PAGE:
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FRI0508 Experience with Interleukin-1 Inhibitor Canakinumab in Auto-Inflammatory Diseases and Systemic Juvenile Idiopathic Arthritis in Clinical Practice
  1. S.O. Salugina,
  2. M. Kaleda,
  3. E. Fedorov,
  4. I. Nikishina
  1. Children, Nasonova Research Institute of Rheumatology, Moscow, Russian Federation


Background Interleukin-1 inhibitor Canakinumab (a humanized anti- Il-1β monoclonal antibody) is gaining wider use in Russian clinical practice recently for treatment of auto-inflammatory diseases (AIDs). Experience with Canakinumab for systemic juvenile idiopathic arthritis (SoJIA), considered as AIDs, is being accumulated as first and second line biologic agents therapy. In Russia Canakinumab was initially marketed in 2011 for cryopyrin-associated periodic syndromes (CAPS), in 2013 – for SoJIA.

Objectives To assess efficacy and tolerability of Canakinumab in AIDs and SoJIA patients in clinical practice.

Methods Use Canakinumab at our Institute was commenced in 2012 y. The study included 19 pts, among them 12 had AIDs (including CAPS – in 8 pts: MWS – in 6, and CINCA/NOMID- in 2 pts; TRAPS - in 3 pts; Schnitzler syndrome – in 1), 7 pts had SoJIA. Among AIDs pts there were 7 females and 5 males, 9 pediatric and 3 adult pts, 2 pts from pediatric population getting adult by the time of analysis. Mean AIDs pts age at inclusion was 18,6 y (3–44), infantile disease onset was recorded in 9 pts, in 6 out of them – it was a neonatal onset from the moment of birth. Two familial MWS cases were included. Disease duration ranged from 3 to 44 years. Genetic mutations were established in 9 pts, including: gene NLRP3- 6 (Thr436Ile, Thr438Ile, Thr350Met – in 4 pts (two familial cases)), gene TNFRSF1A - 3 (His51Tyr, Cys59Arg, Cys99Arg). All AIDs pts presented with rash, fever, conjunctivitis or uveitis (8), neurosensory deafness (4), arthritis symptoms (9), lymphadenopathy (7), CNS involvement in 2, abdominal pain (5), stomatitis (4), physical retardation in CINCA/NOMID pts, intellectual retardation and cognitive impairment in 1 patient. SoJIA pts were aged 3,5 -17,5 y.o. predominantly males (5), with disease duration 1 - 16 y. All pts presented with systemic manifestations, 4 pts had severe polyarthritis. Increased levels of acute phase markers were documented in all pts. Canakinumab efficacy was estimated based on changes in ESR, CRP and WBC count vs baseline.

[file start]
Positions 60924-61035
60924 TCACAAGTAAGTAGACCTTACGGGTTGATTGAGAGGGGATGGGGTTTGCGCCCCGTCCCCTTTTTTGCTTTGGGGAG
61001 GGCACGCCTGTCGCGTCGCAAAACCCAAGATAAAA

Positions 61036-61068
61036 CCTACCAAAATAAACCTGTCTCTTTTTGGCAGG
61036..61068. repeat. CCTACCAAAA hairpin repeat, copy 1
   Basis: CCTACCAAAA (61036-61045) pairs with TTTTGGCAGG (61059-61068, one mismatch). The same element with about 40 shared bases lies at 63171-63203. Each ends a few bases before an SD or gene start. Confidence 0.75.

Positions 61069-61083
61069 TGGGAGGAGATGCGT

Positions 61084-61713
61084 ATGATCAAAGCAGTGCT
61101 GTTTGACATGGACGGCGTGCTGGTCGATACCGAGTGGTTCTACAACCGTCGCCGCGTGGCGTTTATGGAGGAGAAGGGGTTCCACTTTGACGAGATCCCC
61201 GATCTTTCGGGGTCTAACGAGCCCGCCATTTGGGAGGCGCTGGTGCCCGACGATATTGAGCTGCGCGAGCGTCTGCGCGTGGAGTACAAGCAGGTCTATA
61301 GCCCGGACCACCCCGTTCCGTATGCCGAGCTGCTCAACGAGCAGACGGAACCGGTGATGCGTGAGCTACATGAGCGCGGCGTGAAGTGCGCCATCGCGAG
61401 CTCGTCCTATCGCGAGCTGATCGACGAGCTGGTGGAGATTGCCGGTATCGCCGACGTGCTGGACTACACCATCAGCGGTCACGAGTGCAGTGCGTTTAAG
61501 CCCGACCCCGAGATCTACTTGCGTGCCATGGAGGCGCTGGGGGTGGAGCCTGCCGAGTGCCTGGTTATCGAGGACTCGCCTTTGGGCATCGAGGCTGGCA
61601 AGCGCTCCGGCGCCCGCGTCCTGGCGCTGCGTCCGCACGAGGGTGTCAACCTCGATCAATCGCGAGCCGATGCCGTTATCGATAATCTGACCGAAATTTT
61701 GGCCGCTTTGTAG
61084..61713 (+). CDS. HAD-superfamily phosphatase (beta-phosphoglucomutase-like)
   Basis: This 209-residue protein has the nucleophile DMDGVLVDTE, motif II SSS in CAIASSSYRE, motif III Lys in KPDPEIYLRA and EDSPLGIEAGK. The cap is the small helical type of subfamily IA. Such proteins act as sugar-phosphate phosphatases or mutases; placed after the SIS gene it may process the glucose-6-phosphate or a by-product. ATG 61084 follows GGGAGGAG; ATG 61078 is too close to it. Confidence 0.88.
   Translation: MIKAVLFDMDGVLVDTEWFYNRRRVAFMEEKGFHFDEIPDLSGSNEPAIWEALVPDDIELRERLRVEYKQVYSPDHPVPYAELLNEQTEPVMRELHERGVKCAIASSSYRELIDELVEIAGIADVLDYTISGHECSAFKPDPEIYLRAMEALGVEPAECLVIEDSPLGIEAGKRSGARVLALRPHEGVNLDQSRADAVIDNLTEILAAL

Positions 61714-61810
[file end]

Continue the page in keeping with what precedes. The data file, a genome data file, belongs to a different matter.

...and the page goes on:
Results Canakinumab was administered s/c at 2–4mg/kg (max 150 mg) once every 8 weeks in AIDs pts, and at 4–6mg/kg (max 300mg) once in every 4 weeks in SoJIA pts. Canakinumab therapy duration in AIDs pts varied from 3mo to 2,5y, in SoJIA pts – from 9mo to 4y. Rapid clinical improvement was documented in all pts, with resolution of systemic manifestations and normalizing levels of acute phase markers. Prolonged ESR and CRP normalization was observed in one CINCA/NOMID patient. In 4 SoJIA pts arthritis manifestations were not sufficiently controlled. Canakinumab tolerability was satisfactory in all AIDs and SoJIA pts. No serious adverse reactions were documented. Canakinumab discontinuation in one SJIA patient was associated with secondary drug failure and onset of macrophages activation syndrome (MAS).

Conclusions The single Federal Center experience with Canakinumab in clinical practice in AIDs and SoJIA pts demonstrated high efficacy and good tolerability of this medication. No serious adverse events were noted. In SoJIA pts Canakinumab use should be viewed as possible option at early stages of the disease with systemic and initial joint involvement, whilst efficacy in pts with advanced arthritis turned out to be insufficient.

Disclosure of Interest None declared

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